Volk Optical’s Pictor Plus Portable Imager Used on Charitable Mission in Uganda

Handheld digital imager screened patients for diabetic retinopathy and pediatric retinoblastoma

Mentor, Ohio (July 9, 2015) – In April, Volk’s Pictor Plus was used by ophthalmologists from the Royal Free Hospital in London during a ten day charitable mission trip in Uganda. Volk’s Regional Manager for Europe, Terry Cooper, joined the Vision 2020 LINKS team, a group led by ophthalmologist Clare Davey, on a mission to reduce preventable blindness. The Pictor Plus was the only fundus camera available to the team and was used primarily for screening for diabetic retinopathy and examinations under anesthetic of retinoblastoma patients.

Specialist retinal nurse Sofia Mendonça uses the Pictor Plus to examine a patient at the Mulago Hospital (Kampala, Uganda). Photo credit: Terry Cooper

Specialist retinal nurse Sofia Mendonça uses the Pictor Plus to examine a patient at the Mulago Hospital (Kampala, Uganda). Photo credit: Terry Cooper (@capdailphotos)

The trip included clinics held at the Mulago Referral Hospital in the capital city of Kampala, as well as at Ruharo Eye Centre, in the far more remote city of Mbarara. The Pictor Plus handheld digital imager is ideal for mission and field work, delivering high quality retinal views in a compact device that weighs in at just one pound. For the mission trip, the Pictor Plus, its accessories, and a laptop with image capture software travelled in a standard sized backpack outfitted with a solar panel for field use and mobile battery recharge.

“I first learned about the Uganda trip when I met Clare Davey at a Congress,” explained Cooper. “As I learned the scope of the project, I realized that Pictor Plus would be great tool for the physicians on this mission. What’s more, I have a personal interest in charitable activities, so my involvement on Volk’s behalf really came together organically.”

With a 40° by 45° field of view of the fundus and two modules for both retinal and anterior anatomy imaging, clinicians were able to identify a range of patient pathologies. All stages of diabetic retinopathy, as well as serious conditions such as BRVO (Branch Retinal Vein Occlusion) and CRVO (Central Retinal Vein Occlusion) were seen. It was also used to examine retinoblastoma patients–particularly critical as the incidence of this childhood cancer in Uganda is nearly twice that of the UK (1-2 cases referred per week at just one hospital in Uganda, compared to 45 per year total in all the UK).

Typically during screenings at the Mulago Referral Hospital, four fundus images were taken of each patient with Pictor Plus: disc-centered and macula-centered, of each eye. The Pictor Plus’ eyecup provided stability to the camera, reduced stray light and generally helped team members get good images. Images were then transmitted wirelessly into Health Intelligence’s Spectra Retineye screening software for review by an ophthalmologist. Those with abnormal retinal findings were then further examined with optical coherence tomography (OCT) and treated with laser as appropriate.


Routine fundus exam with Pictor Plus at Mulaga Hospital (Kampala, Uganda) Photo credit: Terry Cooper (@capdailphotos)

Cooper and the Pictor Plus then travelled to the Ruharo Eye Centre of the Ruharo Mission Hospital to work with ophthalmologist Keith Waddell. During the visit, the Pictor Plus was used for examination under anesthetic of retinoblastoma patients. It enabled the team to take fundus images of children ranging in age from two months to 12 years old with relative ease, running on its own solar power, rather the unreliable local power.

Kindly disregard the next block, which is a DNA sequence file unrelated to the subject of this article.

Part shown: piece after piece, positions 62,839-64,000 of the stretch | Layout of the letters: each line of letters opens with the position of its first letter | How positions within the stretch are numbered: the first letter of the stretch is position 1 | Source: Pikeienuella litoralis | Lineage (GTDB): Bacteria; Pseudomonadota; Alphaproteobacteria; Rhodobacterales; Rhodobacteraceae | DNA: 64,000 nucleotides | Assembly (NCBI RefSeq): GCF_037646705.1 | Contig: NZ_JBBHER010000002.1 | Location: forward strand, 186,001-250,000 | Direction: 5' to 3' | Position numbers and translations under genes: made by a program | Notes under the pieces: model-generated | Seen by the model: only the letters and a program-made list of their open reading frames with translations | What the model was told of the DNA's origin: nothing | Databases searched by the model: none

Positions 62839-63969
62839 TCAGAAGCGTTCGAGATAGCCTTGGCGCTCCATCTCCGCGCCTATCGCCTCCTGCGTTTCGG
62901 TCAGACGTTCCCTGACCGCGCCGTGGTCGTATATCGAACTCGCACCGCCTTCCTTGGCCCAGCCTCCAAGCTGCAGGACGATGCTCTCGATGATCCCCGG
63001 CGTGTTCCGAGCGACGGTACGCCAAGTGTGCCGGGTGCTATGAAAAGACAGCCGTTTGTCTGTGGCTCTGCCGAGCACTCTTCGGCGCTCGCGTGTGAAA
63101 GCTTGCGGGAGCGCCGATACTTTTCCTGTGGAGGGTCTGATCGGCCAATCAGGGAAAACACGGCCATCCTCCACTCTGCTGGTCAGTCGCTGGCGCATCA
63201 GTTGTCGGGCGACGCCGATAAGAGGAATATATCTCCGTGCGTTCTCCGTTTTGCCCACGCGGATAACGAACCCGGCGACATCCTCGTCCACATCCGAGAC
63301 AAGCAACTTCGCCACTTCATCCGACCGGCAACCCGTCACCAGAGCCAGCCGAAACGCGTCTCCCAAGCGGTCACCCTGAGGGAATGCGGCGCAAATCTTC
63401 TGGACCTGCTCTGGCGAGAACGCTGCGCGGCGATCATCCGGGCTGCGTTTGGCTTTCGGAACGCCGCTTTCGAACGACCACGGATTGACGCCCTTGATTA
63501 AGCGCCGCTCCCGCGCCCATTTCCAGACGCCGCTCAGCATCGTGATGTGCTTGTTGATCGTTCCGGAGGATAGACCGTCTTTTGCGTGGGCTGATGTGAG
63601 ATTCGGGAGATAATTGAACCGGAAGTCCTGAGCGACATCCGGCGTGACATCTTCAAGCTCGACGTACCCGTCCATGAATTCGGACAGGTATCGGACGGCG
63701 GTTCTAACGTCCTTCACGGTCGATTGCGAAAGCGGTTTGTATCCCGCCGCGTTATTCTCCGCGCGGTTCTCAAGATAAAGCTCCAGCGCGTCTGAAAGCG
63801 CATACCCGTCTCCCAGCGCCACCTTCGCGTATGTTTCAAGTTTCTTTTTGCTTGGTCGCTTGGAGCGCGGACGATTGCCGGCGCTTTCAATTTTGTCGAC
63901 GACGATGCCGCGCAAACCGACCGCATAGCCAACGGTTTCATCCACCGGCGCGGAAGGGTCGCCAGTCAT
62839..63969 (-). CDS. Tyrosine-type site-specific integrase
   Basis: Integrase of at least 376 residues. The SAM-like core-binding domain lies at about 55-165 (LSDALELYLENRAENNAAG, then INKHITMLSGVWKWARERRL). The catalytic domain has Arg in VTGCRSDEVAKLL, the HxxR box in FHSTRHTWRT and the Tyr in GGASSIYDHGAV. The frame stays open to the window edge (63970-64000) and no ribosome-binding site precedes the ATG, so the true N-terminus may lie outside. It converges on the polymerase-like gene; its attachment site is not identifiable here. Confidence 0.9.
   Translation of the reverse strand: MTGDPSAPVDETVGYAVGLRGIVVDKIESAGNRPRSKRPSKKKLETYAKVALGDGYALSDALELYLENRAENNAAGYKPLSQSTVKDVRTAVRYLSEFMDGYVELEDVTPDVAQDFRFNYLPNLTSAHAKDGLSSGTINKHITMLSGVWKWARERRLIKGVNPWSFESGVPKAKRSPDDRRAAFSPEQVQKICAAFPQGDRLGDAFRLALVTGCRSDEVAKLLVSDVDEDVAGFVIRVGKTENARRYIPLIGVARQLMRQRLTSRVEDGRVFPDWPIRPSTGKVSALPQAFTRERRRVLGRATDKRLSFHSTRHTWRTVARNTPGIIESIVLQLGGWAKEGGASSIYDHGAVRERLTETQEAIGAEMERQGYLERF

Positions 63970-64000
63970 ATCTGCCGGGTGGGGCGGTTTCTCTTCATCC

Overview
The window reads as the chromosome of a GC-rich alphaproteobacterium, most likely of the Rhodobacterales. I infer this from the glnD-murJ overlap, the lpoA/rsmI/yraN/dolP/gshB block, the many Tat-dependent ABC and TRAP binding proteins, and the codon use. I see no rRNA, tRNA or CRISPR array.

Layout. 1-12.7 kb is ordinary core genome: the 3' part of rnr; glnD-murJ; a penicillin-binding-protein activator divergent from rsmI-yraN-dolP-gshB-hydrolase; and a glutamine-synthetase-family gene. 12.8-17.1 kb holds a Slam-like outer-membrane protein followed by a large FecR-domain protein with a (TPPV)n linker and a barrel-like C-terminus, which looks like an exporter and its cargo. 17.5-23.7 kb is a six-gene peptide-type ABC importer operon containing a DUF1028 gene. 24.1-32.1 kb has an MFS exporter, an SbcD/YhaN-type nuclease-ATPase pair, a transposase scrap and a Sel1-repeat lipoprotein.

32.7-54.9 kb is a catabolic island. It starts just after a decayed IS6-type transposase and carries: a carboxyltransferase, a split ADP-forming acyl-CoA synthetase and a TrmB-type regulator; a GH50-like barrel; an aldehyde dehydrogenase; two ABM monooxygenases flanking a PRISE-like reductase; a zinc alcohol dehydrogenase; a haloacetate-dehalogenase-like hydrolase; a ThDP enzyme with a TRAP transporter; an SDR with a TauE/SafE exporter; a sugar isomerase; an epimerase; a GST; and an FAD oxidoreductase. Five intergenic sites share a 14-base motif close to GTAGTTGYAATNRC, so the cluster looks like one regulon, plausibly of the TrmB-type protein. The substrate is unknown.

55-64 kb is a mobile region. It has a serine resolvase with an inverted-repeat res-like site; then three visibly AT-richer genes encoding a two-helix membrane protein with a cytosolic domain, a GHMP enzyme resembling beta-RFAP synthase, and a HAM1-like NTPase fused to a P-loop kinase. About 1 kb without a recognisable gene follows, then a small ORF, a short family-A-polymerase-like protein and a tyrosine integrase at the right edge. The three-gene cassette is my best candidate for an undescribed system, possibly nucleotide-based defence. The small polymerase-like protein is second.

“It’s personally gratifying to have this opportunity as a part of Volk-to be able to share portable technology that can be used effectively in developing countries,” said Cooper. “The dire lack of eye care resources and infrastructure means people go needlessly blind.”


Children at Ruharo Eye Centre diagnosed with retinoblastoma. (Mbarara, Uganda) Photo credit: Terry Cooper (@capdailphotos)

For team leader Davey, having a member of the team from the optical industry was especially helpful. “This visit was particularly successful because we had a very defined remit, because we have already established good working relationships with the team in Mulago, and because for the first time we had a member from the optical industry (Terry Cooper) who set up the equipment, optimized its use and helped train the local staff,” she said. “I recommend similar Vision 2020 visits to concentrate on taking the most effective team.”


Scroll down to read Terry Cooper’s personal dispatches from the trip.

MidVitreous Lens for Vitreolysis Applications

Volk Optical’s Idrees MidVitreous Lens specifically designed for elimination of floaters

Mentor, Ohio (May 11, 2015) –Volk Optical’s new Idrees MidVitreous lens provides high resolution views and maximum focusing ability to reduce required laser energy during vitreolysis treatment.


Developed in collaboration with Dr. Mohammed Idrees of the Saudi German Hospital (Riyadh, Saudi Arabia), the lens was designed specifically for elimination of vitreous strands or opacities in the central mid-vitreous. With a 1.11x image magnification, and .90x laser spot, the Idrees MidVitreous Lens provides the highest resolution and focusing ability of any commercially available vitreolysis lens. Less laser energy is required for treatment, improving patient safety.

The flanged contact provides stability for laser delivery and prevents patients from squeezing it off the eye. The large ring diameter (36mm) and tall lens body allow for easy manipulation within the orbit, particularly in patients with deep set eyes. The direct contact lens requires the use of viscous coupling fluid during laser treatment.

Accurate Ocular Measurements with the Volk Eye Check

Volk Optical’s Eye Check, an electronic handheld ocular measurement device, aids in the diagnosis of ophthalmic abnormalities. Capable of a number of key measurements including pupil diameter, horizontal visible iris diameter, interpupillary distance, margin reflex distance, pupil eccentricity and strabismus angle, Eye Check helps practitioners screen and document ocular characteristics for contact lens fitting and general diagnostic purposes.